Author Topic: Plan B - Space corps  (Read 1858 times)

Offline raketa

  • Full Member
  • **
  • Posts: 237
  • Liked: 46
  • Likes Given: 27
Plan B - Space corps
« on: 03/21/2018 03:46 AM »
1/We could be sure that Mars expedition will happen probably between 2025 - 2035 and SpaceX will be executing this adventure.
2/I am sure, that they will be able to build infrastructure to refuel on Mars
3/I could envision Mars base in number similar to the Antarctic base 1k people
4/But I am not able to believe, there will be several million people willing to move to Mars permanently and live in such harsh condition
5/I think I found a solution to achieve at least 10k people presence every day in foreseen future.
6/Issue of nuclear conflict on Earth is not 0% and I think there is big chance that Earth will be destroyed in next 1000 years, due to nuclear conflict.
7/Plan A: Our arm forces are the way to deter such conflict, but it is not guaranteed in case of conflict with Russia or China, they could protect us from total devastation.In the next hundred years, there is a big chance of more such advisories.
8/I think we could decide use 2% of Arms budget, to have a permanent contingent of 10k young people on Mars. In the case of earth devastation war, they will stay on Mars and in several hundred years come back to Earth and repopulated it.
9/10k group of people will be a singing contract to stay on Mars and learn to live there. After 5 years they will come back to Earth as space veterans with interesting skills to join earth population and start a family a regular Earthly life.
10/I think young man and woman will be signup just the same way today sign for Marine corps. We could call them Space corps.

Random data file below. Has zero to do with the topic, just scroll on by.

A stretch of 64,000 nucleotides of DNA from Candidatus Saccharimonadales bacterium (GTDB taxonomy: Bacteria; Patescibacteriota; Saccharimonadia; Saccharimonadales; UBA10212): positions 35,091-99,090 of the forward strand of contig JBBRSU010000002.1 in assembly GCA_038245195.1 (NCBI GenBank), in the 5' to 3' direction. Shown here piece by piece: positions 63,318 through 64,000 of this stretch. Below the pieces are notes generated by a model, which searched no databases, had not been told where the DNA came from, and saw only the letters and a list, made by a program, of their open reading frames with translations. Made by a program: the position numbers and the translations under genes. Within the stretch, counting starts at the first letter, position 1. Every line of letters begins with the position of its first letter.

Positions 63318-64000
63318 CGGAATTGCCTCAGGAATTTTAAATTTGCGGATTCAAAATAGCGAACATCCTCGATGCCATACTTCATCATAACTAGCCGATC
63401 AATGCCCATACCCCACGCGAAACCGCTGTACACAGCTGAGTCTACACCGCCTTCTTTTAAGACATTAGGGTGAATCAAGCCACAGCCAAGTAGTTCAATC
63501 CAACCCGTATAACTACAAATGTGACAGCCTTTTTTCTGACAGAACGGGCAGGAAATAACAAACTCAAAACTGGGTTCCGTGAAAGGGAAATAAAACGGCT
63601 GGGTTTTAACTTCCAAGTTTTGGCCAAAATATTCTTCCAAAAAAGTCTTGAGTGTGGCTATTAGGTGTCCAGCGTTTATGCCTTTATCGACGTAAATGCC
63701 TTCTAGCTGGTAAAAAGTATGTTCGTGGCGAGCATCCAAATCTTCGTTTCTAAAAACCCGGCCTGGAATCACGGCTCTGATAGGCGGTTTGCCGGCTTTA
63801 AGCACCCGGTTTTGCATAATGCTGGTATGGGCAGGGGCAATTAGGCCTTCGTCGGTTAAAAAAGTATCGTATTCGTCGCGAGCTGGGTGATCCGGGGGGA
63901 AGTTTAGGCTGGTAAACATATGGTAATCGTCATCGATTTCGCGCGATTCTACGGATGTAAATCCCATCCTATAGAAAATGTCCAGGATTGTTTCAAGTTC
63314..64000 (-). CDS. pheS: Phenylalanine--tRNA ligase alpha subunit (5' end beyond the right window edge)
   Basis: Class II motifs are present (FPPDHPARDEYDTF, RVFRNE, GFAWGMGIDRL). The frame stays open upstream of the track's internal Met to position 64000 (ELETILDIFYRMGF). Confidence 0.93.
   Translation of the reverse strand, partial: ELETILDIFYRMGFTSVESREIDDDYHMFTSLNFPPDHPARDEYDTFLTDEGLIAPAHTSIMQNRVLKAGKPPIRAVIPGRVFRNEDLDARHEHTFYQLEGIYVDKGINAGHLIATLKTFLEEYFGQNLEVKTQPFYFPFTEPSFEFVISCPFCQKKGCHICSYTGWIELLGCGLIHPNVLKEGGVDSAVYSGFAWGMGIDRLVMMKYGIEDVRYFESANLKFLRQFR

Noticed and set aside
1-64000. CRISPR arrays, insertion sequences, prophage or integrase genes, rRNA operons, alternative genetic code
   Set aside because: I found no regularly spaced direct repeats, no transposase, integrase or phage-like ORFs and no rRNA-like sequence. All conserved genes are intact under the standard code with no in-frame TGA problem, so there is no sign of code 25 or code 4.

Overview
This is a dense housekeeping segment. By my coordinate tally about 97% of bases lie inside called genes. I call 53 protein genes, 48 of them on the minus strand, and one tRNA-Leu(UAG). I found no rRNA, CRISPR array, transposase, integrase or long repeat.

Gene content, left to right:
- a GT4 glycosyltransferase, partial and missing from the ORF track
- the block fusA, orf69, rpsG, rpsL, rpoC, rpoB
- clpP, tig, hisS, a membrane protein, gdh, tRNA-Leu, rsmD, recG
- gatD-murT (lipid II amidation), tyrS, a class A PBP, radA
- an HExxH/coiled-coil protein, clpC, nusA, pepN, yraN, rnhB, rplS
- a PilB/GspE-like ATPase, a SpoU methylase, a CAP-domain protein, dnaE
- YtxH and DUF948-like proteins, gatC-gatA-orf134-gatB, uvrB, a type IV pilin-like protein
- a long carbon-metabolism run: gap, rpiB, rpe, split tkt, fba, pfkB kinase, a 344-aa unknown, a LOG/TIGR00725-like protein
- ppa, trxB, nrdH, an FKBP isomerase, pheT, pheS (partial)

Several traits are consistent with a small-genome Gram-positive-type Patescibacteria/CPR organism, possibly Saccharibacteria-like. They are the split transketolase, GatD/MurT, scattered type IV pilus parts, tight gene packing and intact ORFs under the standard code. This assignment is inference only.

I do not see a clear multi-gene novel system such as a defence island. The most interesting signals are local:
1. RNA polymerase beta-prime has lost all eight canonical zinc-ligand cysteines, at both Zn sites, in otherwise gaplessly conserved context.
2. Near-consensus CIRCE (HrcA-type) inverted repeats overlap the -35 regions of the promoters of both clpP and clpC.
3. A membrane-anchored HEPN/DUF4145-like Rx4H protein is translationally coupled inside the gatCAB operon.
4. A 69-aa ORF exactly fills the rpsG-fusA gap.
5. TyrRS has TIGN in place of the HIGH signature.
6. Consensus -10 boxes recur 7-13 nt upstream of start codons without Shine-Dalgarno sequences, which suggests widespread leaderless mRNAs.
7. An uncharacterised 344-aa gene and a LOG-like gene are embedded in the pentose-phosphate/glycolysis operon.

11/If Spacex number are right, transport will cost the government in long-term 5B for 10K/ 5 years. At the beginning, the group will be smaller and build up a base on lowering transportation price and enlarge Mars base:
Transportation.......  ~1B/year
Salary................... ~1B/year
Construction........... ~5B/year
Supply..................  ~5B/year
-----------------------------------
Total                       ~12B/year

12/ Because source will be defense budget and the goal will assure continuity of USA, I think Congress will be OK to approve it.

Offline ChrisWilson68

  • Senior Member
  • *****
  • Posts: 3606
  • Sunnyvale, CA
  • Liked: 2190
  • Likes Given: 2735
Re: Plan B - Space corps
« Reply #1 on: 03/21/2018 05:40 AM »
There's no way with current and near-term technology that a group of 10,000 people on Mars could survive for a few hundred years and come back to re-populate Earth.  That size colony is not large enough to sustain a high-tech industrial base.

As soon as the spare parts ran out, the life support systems would fail and everyone would die.

Online docmordrid

  • Senior Member
  • *****
  • Posts: 4678
  • Michigan
  • Liked: 1789
  • Likes Given: 1
Re: Plan B - Space corps
« Reply #2 on: 03/21/2018 08:45 AM »

There's no way with current and near-term technology that a group of 10,000 people on Mars could survive for a few hundred years and come back to re-populate Earth.  That size colony is not large enough to sustain a high-tech industrial base.

As soon as the spare parts ran out, the life support systems would fail and everyone would die.